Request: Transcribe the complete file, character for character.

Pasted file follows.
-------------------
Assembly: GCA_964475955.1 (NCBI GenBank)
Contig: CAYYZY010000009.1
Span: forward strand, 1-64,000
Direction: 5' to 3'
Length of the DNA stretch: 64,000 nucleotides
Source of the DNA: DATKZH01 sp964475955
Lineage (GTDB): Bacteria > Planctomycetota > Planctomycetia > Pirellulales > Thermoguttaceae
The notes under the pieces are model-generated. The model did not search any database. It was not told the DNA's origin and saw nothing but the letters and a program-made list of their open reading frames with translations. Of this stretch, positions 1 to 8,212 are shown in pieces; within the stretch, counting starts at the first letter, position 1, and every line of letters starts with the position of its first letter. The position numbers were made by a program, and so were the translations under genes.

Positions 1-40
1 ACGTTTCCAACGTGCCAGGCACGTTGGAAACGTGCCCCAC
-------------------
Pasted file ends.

Assembly: GCA_964475955.1 (NCBI GenBank)
Contig: CAYYZY010000009.1
Span: forward strand, 1-64,000
Direction: 5' to 3'
Length of the DNA stretch: 64,000 nucleotides
Source of the DNA: DATKZH01 sp964475955
Lineage (GTDB): Bacteria > Planctomycetota > Planctomycetia > Pirellulales > Thermoguttaceae
The notes under the pieces are model-generated. The model did not search any database. It was not told the DNA's origin and saw nothing but the letters and a program-made list of their open reading frames with translations. Of this stretch, positions 1 to 8,212 are shown in pieces; within the stretch, counting starts at the first letter, position 1, and every line of letters starts with the position of its first letter. The position numbers were made by a program, and so were the translations under genes.

Positions 1-40
1 ACGTTTCCAACGTGCCAGGCACGTTGGAAACGTGCCCCAC